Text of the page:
Have we lost a reason to watch “Mad Men”?


This post assumes you’re caught up with Mad Men. Otherwise, spoilers ahead.

Photo Credit: Frank Ockenfels 3/AMC

When Peggy Olson resigned from Sterling Cooper Draper Pryce two Mad Men episodes ago, I was so proud of her. Not only was Peggy confident enough to accept a job with more responsibility outside the safety zone of the only agency she’d known, but she stood firm in the face of Don Draper’s response, which started with arrogance and descended into near desperation.

Photo Credit: Jordin Althaus/AMC

Part of my emotional investment is personal; my pay-the-bills trade is advertising copywriter — a profession that is equal parts total frustration and “I can’t believe they pay me for this” joy. After years of copywriting, I realized that the catch-22 is this: good writing looks easy and good creative looks fun. And people don’t appreciate things that they think are easy and fun, especially when they have to pay for them.

So, that first time of being offered a great job by a respected agency for more money than you expected — based on your work — feels like nothing else in the world. Even a good 20 years later, I remember my first time (ahem) like it was yesterday.

Elisabeth Moss captured those feelings in every little thing Peggy did during her last scene at SCDP, from the ambivalence as she gathered her things to the satisfied smile when she got on the elevator.

Photo Credit: Jordin Althaus/AMC

But enjoying Peggy’s success doesn’t depend on knowing advertising from the inside, because she’s such a great character. Mad Men fans have watched Peggy grow from an insecure secretary to woman confident enough to pitch an off-the-cuff idea to a client on the phone to save a campaign.

In fact, Peggy’s journey has been almost as central to Mad Men as Don’s. So, when she left SCDP, I never had a single thought that we’d never see her again.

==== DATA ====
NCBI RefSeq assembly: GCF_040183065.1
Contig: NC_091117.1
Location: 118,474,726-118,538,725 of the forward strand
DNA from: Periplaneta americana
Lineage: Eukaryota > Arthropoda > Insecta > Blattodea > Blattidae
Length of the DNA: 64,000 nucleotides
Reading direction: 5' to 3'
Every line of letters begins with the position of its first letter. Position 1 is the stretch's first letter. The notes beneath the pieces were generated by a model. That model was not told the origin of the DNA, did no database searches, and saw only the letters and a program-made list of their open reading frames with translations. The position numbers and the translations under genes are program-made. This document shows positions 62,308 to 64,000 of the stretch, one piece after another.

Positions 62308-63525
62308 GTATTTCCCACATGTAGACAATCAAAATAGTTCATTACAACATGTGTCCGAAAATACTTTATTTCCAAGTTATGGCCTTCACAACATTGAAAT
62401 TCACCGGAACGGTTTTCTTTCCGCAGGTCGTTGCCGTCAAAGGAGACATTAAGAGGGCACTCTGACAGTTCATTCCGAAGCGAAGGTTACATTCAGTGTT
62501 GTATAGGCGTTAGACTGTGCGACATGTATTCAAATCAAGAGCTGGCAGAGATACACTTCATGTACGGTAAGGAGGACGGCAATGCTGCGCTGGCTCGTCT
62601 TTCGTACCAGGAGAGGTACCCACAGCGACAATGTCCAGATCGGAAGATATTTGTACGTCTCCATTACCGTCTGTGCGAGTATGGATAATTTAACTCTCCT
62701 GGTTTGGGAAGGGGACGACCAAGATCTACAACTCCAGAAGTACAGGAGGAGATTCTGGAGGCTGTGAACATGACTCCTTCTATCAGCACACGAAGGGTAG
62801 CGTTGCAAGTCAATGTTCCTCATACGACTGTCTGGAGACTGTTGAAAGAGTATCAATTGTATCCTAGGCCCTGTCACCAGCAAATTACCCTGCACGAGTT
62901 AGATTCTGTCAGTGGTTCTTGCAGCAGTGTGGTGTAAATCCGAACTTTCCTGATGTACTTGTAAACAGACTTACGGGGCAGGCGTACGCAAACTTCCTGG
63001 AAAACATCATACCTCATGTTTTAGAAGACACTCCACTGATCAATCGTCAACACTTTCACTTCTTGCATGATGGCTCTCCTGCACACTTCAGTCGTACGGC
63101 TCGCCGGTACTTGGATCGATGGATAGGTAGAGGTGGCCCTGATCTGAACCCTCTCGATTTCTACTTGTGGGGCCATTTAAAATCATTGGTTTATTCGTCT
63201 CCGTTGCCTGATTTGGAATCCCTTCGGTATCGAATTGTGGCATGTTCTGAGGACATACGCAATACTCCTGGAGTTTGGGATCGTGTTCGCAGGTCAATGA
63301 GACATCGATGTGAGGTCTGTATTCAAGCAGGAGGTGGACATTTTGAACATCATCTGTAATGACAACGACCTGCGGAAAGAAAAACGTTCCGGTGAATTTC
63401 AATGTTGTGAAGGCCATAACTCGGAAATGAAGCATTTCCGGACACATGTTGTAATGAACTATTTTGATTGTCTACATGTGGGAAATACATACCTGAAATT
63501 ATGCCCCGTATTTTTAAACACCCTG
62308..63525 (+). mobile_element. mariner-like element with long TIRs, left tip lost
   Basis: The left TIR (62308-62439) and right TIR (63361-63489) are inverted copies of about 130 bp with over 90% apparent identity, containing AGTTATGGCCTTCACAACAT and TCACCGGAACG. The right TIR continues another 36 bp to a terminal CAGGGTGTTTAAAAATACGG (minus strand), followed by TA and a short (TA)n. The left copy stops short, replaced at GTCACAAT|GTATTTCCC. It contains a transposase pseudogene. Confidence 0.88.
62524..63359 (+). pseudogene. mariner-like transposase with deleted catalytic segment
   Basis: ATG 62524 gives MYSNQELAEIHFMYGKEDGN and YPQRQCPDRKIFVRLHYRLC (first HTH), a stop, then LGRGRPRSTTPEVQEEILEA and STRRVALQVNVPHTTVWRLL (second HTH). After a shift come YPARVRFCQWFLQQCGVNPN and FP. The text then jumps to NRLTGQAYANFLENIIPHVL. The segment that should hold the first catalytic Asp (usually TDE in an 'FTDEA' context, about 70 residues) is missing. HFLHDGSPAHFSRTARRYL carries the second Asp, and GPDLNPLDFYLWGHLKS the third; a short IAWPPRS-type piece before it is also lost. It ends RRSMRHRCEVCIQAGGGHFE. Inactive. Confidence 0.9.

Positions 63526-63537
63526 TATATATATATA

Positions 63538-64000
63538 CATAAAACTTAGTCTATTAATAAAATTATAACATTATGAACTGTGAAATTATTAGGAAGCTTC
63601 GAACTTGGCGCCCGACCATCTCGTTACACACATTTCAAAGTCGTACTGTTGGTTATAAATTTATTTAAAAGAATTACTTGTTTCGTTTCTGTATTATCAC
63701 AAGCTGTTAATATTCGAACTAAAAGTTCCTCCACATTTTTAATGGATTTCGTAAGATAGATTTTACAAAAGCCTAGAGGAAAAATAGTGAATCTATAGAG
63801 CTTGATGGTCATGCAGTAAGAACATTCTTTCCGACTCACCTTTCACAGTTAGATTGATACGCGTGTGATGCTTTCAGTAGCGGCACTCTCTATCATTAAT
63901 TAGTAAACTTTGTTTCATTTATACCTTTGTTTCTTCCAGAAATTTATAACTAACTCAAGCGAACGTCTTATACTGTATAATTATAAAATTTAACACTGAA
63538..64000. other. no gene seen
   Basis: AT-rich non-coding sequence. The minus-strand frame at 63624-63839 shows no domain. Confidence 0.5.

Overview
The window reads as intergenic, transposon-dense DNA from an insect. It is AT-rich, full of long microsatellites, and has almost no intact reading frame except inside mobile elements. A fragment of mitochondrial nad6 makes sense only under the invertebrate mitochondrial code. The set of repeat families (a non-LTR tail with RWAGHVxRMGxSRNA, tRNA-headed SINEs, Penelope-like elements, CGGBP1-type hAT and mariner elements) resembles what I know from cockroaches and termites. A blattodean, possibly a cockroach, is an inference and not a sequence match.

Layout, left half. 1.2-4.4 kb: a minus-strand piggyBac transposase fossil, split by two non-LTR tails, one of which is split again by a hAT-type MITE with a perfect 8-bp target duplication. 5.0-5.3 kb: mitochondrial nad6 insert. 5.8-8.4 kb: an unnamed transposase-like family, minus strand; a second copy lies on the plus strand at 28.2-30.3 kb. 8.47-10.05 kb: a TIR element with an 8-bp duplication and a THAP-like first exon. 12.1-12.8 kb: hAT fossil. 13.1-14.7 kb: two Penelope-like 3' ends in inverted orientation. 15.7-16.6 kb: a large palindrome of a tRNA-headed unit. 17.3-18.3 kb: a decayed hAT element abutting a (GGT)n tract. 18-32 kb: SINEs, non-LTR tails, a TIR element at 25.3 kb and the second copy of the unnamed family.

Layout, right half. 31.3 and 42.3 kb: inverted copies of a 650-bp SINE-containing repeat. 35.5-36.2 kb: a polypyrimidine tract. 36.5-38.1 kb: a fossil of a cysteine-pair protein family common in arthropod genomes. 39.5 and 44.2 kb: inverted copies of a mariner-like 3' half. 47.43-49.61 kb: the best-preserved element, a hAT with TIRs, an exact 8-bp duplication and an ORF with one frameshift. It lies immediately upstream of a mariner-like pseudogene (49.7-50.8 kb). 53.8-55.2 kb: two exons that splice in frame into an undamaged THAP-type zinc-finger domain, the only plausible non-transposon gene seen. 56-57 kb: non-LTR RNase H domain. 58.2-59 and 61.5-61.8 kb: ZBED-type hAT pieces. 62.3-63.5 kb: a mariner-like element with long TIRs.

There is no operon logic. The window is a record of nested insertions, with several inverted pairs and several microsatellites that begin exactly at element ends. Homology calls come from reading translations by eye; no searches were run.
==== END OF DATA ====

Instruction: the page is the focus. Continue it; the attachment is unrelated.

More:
Until Tuesday.

The Daily posted an interview with Jared Harris, whose Lane Pryce left SCDP this week in a much less triumphant manner than Peggy. In the course of discussing his character’s exit, Harris made an off-hand remark about not getting a big sendoff from the rest of the cast.

“You know, we’re always ending things. Actors are always ending jobs. It isn’t a big deal in that sense. Also, other people had left the show that had been there since the beginning. Elisabeth [Moss] left the episode before and she’d been there since the beginning. Michael Gladis (Paul Kinsey) left in season three [though reappeared for one episode this season]… Bryan Batt. People leave and it’s just part of it. They didn’t make a giant fuss.”

Wait. Did he just say that Elisabeth Moss left the show?

Harris seemed to realize he spoke out of turn when asked if Peggy is as dead from the show as Lane is (“I have no idea what Matthew Weiner intends to do …”). Oops; too late.

I’m not going to panic — yet — for several reasons. Most importantly, Peggy is a significant part of Don’s world, and some of Mad Men‘s top moments have been Peggy/Don scenes. Story-wise, Peggy and Don as competitors would add an interesting new dimension to their relationship. Just plucking her out of his life doesn’t make sense.

Photo Credit: Frank Ockenfels 3/AMC

Plus, Moss herself has been part of the critical success of the show — she’s been nominated for an Emmy for the past three years, among other nominations. Not surprisingly, her career beyond Mad Men has blossomed. Her highest profile project to date is as lead in Jane Campion‘s six-part BBC miniseries Top of the Lake, which she was shooting in New Zealand when her SCDP resignation episode aired. We’re hoping that Moss’s early departure from the season was simply accommodation for her project schedule.

So far, neither AMC or show creator Weiner have commented about whether Moss is gone for good. Moss’ rep said that viewers should just keep watching. That’s not very comforting.

I don’t know about you, but I can’t imagine Mad Men without Peggy Olson. The show started with her first day at work, remember? She’s sort of been our guide into the advertising game the way it was played in the Sixties. And while I think she had to leave SCDP, I’m not sure I want to watch how dirty the game players will get without her.

We know you have a lot of feelings about this, so please share. Would Mad Men be as watchable without Elisabeth Moss? Would Don be as bearable without Peggy Olson in his life? Do you really think Peggy is gone for good?

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